International treaties and agreements typically rely on good-faith implementation from member states, but nations often fail to live up to their agreements. Recent research by Bakke and Mitchell has revealed that these same nations often enact measures designed to repress civil society, so as to avoid shining a light on this non-compliant behaviour. At the same time, a number of nations have used the Coronavirus pandemic as a pretext for further seizing power and restricting civil liberties at home. These trends thus raise the questions of what this pandemic will do to democratic governance, as well as the faithful implementation of international treaties and agreements. Additionally, what will such repression do for developing nations and how will international organisations, such as the IMF, the United Nations and the World Bank react.
In this podcast, four experts from the UCL Department of Political Science/School of Public Policy treat these issues and examine the hard questions facing the world as we look towards the end of lockdown.
Interviewer(s): Colin Provost
Respondent(s): Dr Kristin Bakke, Dr Rod Adouharb, Dr Julie Norman, Dr Melanie Garson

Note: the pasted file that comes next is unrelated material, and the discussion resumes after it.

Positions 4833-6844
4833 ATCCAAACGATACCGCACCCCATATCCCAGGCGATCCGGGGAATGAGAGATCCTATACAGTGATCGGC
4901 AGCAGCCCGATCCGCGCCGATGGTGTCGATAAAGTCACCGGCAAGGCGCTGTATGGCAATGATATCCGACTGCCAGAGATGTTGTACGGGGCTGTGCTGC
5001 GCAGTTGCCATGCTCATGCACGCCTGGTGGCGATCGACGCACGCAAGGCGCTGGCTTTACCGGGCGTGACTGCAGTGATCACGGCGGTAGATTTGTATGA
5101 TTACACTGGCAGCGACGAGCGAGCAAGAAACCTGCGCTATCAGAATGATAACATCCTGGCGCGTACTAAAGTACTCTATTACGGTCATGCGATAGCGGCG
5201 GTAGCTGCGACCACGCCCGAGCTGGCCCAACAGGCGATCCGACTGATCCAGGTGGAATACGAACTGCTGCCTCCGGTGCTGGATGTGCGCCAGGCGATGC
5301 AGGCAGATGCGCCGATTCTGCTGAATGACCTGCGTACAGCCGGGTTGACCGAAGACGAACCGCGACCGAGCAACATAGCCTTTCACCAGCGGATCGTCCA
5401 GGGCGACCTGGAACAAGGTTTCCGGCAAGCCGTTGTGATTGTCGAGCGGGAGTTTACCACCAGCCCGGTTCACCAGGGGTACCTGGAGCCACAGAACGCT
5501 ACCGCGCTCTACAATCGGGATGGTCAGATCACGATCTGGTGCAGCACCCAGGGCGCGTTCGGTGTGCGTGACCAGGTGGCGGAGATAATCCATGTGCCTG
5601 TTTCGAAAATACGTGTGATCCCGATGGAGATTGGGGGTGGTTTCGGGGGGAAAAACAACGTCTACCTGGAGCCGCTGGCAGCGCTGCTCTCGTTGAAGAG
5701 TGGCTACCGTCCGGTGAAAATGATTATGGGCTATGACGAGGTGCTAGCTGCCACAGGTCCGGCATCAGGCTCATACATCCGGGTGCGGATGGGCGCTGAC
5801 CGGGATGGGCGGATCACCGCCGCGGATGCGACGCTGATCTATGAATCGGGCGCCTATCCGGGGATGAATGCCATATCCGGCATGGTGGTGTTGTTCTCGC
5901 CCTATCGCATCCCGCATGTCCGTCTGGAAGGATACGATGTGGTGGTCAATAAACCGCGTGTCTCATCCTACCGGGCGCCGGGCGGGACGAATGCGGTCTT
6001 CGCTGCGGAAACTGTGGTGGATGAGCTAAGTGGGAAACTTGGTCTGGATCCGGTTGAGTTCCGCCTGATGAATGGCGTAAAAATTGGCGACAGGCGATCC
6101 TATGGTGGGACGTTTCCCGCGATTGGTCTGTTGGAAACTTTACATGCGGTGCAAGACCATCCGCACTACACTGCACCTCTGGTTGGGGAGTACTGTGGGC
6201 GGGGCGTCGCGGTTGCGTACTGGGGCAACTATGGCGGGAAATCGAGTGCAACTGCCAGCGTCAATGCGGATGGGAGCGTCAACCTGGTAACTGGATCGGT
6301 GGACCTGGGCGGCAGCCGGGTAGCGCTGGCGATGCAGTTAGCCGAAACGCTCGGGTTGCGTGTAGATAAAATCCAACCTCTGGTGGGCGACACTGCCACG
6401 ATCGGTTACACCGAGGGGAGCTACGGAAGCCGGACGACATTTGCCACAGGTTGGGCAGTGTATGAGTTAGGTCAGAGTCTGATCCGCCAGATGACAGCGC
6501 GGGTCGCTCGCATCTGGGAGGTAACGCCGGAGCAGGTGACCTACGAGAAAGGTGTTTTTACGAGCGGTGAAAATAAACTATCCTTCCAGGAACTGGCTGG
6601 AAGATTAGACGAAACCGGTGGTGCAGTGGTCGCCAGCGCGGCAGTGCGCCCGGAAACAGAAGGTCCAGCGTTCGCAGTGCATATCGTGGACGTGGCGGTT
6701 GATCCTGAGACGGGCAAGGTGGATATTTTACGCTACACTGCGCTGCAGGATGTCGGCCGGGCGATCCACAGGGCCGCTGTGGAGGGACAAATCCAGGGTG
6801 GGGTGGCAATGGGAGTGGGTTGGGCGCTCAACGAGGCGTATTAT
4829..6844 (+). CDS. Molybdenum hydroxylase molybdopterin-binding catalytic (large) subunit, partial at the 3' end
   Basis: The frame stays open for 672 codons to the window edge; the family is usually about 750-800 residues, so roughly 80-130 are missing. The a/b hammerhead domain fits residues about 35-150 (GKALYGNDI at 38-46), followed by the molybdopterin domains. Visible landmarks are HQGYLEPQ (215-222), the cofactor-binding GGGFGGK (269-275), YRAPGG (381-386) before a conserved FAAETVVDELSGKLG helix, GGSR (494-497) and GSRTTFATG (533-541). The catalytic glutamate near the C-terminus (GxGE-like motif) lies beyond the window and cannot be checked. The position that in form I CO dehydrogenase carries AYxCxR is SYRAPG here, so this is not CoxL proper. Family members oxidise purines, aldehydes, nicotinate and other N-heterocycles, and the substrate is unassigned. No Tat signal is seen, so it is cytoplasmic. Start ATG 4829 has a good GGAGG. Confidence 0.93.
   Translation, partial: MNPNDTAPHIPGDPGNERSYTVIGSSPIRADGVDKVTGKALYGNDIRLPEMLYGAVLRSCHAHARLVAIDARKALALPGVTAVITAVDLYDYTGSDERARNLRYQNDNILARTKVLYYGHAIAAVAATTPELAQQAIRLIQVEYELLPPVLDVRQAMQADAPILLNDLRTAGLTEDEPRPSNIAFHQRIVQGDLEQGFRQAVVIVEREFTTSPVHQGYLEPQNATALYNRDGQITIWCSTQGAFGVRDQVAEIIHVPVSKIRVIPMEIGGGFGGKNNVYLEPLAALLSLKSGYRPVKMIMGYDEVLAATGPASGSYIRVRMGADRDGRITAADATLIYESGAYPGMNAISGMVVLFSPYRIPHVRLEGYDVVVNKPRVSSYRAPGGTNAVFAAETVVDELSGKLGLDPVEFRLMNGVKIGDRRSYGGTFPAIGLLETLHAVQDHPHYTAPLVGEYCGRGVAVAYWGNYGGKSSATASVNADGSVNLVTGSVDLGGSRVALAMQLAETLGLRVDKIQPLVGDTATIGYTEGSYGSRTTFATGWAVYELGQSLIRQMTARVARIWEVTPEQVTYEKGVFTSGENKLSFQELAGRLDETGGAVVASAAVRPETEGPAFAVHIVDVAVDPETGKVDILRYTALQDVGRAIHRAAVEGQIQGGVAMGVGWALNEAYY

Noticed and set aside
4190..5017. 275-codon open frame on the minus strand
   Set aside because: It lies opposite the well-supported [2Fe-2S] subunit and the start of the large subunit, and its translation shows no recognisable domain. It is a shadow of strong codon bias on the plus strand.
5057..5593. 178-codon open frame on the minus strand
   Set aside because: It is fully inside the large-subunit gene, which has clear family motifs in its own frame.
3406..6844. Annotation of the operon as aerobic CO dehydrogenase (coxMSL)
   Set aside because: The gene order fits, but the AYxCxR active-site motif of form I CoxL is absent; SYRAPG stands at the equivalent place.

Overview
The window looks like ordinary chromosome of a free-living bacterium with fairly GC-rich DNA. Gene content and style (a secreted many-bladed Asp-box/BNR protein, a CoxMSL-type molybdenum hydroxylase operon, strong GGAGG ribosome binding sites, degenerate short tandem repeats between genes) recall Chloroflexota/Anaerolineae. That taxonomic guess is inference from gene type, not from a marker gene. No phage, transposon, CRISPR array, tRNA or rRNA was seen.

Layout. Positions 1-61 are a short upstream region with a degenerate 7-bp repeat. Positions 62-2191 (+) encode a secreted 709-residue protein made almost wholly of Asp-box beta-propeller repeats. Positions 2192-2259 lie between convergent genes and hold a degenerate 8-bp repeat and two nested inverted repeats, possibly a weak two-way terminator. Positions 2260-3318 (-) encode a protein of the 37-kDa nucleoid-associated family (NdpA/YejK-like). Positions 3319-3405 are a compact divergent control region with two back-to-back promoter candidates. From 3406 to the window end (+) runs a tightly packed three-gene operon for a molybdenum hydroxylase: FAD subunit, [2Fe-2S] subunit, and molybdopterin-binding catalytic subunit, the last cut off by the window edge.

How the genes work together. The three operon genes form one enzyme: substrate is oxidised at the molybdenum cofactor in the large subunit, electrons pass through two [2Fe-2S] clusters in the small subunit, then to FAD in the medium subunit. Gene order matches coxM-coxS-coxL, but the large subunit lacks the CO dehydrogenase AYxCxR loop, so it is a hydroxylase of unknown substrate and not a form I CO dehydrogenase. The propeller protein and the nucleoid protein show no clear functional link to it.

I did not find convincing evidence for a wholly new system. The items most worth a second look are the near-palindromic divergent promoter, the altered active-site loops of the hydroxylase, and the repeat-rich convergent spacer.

INT: Hello, and welcome to the third instalment of our podcast symposium on the politics of Covid-19, brought to you by the Department of Political Science and School of Public Policy at University College London. My name is Colin Provost, I’m an Associate Professor of Public Policy in the department and I’m your host for today’s discussion. The onset of the Covid-19 pandemic has disrupted every aspect of our lives. Understanding the social, economic and political impacts of Covid and how we respond to them in policy terms is vital. The PS Online podcasts are here to help us make sense of what is going on. In the last session, we examined the morality of governing under Covid-19, a topic that prepares us well for today’s discussion, which is entitled Domestic Repression and International Order – The Plight of Human Rights after Covid-19. International treaties and agreements typically rely on good faith implementation in member states, but nations often fail to live up to their agreements. These same nations often enact measures designed to restrict and repress civil society so as to avoid shining a light on this non-compliant behaviour. At the same time, a number of nations have used the coronavirus pandemic as a pretext for further ceasing power and restricting civil liberties at home. These trends thus raise questions on what this pandemic will do to democratic governance as well as the faithful implementation of international treaties and agreements. Here to discuss these issues with me are four distinguished scholars from the UCL Department of Political Science and School of Public Policy. Professor Kristin Bakke is Professor of Political Science and International Relations. Dr Rod Adouharb is Associate Professor of International Relations. Dr Julie Norman is Teaching Fellow in International Politics and International Relations. And finally, Dr Melanie Garson is Senior Teaching Fellow in Conflict Resolution and International Security. Welcome to you all and thank you for being here today. Before we’d begin, I’d like to ask each of you, what’s been a key observation for you, more broadly, regarding the Covid crisis. Something that has stuck with you. Kristin Bakke, if we would start with you?